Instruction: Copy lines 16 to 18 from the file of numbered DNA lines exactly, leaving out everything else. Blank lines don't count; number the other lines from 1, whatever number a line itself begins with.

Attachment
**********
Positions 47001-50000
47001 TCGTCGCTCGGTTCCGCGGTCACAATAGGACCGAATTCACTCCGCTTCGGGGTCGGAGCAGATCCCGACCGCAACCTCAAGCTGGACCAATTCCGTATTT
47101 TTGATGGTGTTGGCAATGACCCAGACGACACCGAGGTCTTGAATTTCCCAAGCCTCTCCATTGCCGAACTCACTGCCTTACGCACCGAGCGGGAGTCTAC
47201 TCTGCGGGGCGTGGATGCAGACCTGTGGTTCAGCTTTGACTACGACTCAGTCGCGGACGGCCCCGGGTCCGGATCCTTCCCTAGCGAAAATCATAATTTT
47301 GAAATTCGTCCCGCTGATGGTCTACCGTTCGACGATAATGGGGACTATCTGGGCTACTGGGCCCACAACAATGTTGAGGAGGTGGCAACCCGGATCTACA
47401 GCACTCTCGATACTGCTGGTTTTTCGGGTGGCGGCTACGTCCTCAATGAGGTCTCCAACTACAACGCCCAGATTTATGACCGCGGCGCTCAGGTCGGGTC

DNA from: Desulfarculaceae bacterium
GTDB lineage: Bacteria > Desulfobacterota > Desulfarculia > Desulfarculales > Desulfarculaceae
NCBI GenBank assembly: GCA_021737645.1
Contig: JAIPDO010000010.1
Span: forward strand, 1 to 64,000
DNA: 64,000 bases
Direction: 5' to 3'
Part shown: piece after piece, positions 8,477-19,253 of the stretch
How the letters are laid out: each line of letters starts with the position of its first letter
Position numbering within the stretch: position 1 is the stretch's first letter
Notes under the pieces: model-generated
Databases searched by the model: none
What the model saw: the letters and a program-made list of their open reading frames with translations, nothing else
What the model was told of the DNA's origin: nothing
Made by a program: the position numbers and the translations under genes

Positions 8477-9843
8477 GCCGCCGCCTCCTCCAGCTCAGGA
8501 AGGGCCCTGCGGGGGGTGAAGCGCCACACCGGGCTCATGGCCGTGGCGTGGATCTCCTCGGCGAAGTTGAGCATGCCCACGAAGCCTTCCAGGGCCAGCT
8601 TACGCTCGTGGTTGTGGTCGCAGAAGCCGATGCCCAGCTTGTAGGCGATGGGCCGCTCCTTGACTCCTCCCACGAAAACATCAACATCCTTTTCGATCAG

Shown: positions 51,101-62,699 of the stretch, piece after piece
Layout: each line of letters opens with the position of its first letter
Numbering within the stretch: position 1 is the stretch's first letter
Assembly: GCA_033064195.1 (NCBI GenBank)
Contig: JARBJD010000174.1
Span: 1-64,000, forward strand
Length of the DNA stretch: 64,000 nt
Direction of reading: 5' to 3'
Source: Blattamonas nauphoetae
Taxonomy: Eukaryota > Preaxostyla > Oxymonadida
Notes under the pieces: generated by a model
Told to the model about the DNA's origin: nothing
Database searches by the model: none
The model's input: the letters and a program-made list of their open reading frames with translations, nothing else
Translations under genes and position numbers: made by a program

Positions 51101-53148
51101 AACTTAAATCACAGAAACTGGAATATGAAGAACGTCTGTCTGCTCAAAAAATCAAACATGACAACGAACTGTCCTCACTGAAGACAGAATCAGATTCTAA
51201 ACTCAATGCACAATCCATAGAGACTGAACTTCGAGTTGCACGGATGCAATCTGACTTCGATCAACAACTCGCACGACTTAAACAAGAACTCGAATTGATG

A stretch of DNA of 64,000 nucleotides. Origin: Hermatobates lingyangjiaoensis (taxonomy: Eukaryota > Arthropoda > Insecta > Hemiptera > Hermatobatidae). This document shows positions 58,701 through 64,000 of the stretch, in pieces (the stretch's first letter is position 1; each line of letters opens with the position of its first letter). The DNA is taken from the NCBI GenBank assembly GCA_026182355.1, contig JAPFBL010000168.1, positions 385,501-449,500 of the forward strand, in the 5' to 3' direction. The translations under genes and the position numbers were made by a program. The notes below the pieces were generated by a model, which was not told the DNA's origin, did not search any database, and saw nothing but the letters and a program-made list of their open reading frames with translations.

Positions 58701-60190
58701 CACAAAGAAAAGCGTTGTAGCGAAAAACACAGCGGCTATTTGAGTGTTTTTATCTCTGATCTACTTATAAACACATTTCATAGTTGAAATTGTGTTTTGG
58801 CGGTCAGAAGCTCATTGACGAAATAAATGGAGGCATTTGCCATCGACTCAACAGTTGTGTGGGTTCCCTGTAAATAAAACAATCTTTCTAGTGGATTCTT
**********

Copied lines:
Position numbering within the stretch: position 1 is the stretch's first letter
Notes under the pieces: model-generated
Databases searched by the model: none